We helped make the morning commute a whole lot more engaging

A free newspaper in need of some love. It’s well documented that as digital channels grow, the circulation of printed media is shrinking. Metro, a free, daily newspaper distributed on public transport across the UK, came to us at a tricky time for all traditional publishers, to see if we could help increase pickup of their paper and build some love for the brand. Metro is read by an incredibly diverse audience in over 50 cities across the UK - from students to bankers, builders to teachers, and many more. The one thing that unites them all is the common experience of the morning commute. With this simple insight, we saw a huge opportunity to target lapsed readers by showing them that Metro understands the commute, warts and all, and is genuinely ingrained in it like no other publisher.

A witty and empathetic voice. To communicate this we developed ‘The Voice’, a simple copy-led advertising campaign. By taking common commuting observations such as the lack of phone signal underground or making awkward eye contact with someone — and combining them with funny reasons to pick up Metro — we created a broad range of memorable executions.

Introducing The Voice. The Voice launched in the Metro newspaper, first as a cover wrap, and then as a range of different sized formats. As we weren't relying on imagery or production heavy processes, the campaign was flexible enough for us to react to current news events and push readers to specific pieces of Metro content as and when we needed to. In some ways The Voice felt more like a social media campaign than a print campaign. In all we created over 20 unique executions over the campaign, each of which ran a number of times.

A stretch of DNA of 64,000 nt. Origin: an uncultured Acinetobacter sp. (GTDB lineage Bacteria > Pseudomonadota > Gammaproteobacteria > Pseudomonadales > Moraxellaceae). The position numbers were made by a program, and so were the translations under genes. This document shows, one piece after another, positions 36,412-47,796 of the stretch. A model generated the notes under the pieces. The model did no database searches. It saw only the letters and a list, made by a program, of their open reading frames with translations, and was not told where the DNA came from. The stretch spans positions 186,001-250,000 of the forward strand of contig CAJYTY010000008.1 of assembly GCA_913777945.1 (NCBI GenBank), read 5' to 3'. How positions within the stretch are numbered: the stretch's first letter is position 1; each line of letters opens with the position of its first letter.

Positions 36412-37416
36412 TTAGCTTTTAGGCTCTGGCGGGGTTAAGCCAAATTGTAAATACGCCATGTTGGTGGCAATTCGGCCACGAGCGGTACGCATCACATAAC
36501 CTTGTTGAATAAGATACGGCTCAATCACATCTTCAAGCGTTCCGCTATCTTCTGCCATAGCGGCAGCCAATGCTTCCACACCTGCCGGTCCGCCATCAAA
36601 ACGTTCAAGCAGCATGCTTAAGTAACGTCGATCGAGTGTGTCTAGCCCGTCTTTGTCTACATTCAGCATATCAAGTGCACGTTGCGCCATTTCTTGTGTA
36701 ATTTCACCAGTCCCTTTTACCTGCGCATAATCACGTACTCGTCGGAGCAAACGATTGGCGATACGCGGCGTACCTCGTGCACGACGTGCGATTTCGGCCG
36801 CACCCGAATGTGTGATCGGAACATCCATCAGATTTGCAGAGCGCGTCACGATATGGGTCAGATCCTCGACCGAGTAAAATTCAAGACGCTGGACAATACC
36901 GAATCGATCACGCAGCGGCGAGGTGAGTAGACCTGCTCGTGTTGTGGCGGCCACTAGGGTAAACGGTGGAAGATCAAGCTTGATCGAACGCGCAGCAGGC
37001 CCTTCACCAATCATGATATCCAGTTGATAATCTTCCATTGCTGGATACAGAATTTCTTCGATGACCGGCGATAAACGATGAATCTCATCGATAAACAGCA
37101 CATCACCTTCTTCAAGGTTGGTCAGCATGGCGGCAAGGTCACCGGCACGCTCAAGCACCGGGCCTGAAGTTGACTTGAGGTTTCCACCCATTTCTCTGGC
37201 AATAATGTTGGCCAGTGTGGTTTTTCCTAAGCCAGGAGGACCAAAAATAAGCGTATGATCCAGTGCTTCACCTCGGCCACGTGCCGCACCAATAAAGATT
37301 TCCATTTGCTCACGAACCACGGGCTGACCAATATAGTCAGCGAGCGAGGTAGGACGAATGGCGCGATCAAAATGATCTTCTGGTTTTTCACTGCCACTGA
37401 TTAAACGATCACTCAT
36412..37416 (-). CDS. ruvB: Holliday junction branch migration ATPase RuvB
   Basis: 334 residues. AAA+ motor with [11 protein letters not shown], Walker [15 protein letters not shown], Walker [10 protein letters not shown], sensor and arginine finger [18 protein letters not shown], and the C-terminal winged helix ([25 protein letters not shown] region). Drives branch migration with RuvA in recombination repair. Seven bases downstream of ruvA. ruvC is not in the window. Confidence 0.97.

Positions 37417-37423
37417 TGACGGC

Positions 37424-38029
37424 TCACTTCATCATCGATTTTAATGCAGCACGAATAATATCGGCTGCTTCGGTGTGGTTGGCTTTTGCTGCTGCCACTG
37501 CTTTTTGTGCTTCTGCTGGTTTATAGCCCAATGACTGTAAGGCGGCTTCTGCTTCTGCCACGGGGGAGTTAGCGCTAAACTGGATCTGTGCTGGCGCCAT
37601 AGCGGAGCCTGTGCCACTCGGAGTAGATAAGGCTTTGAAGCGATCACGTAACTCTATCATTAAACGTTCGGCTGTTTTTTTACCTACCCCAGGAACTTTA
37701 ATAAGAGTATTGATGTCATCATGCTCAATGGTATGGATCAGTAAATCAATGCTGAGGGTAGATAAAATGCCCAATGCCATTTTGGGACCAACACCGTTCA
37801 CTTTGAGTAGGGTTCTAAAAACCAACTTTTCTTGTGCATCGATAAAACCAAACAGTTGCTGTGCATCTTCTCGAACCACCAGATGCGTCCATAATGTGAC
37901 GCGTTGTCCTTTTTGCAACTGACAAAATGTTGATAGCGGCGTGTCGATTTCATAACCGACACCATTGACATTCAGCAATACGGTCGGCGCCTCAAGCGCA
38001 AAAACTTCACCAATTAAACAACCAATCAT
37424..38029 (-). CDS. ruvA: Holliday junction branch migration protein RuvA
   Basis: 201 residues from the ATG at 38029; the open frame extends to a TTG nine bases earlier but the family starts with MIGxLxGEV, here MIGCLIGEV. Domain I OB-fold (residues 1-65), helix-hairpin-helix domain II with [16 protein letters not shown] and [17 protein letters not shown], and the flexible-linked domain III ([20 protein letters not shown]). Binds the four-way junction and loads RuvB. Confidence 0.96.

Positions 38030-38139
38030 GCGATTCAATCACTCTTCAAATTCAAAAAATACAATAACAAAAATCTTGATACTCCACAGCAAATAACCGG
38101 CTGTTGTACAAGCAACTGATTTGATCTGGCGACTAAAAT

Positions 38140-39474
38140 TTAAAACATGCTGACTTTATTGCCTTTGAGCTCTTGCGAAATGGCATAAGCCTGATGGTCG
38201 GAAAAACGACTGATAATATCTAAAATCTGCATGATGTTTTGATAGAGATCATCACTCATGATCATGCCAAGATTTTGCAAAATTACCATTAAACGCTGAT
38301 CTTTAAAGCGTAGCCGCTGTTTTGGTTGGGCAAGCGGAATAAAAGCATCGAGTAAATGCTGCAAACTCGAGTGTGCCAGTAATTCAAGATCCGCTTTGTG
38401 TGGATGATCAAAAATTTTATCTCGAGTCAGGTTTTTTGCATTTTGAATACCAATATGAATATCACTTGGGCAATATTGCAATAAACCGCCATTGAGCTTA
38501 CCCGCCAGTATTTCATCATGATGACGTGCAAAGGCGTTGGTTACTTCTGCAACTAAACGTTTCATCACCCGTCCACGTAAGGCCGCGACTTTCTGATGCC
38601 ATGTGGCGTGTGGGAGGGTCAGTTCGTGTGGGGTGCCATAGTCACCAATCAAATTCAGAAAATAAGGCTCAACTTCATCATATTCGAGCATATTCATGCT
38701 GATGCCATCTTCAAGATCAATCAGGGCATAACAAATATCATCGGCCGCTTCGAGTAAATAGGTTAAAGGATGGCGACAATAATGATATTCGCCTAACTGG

Going underground. Running alongside the paper adverts, the campaign also appeared throughout the London Underground network. Sites with high dwell times such as platform billboards were chosen to give commuters plenty of time to take The Voice in.

On the move. In addition to billboards The Voice also appeared inside carriages as Tubecards. This gave us the chance to be even more specific about when and where the reader was seeing The Voice.

The Voice campaign has changed forever the way Metro presents itself to the world, creating a character, personality and comic disposition that has developed a life of its own

Director of Marketing, Metro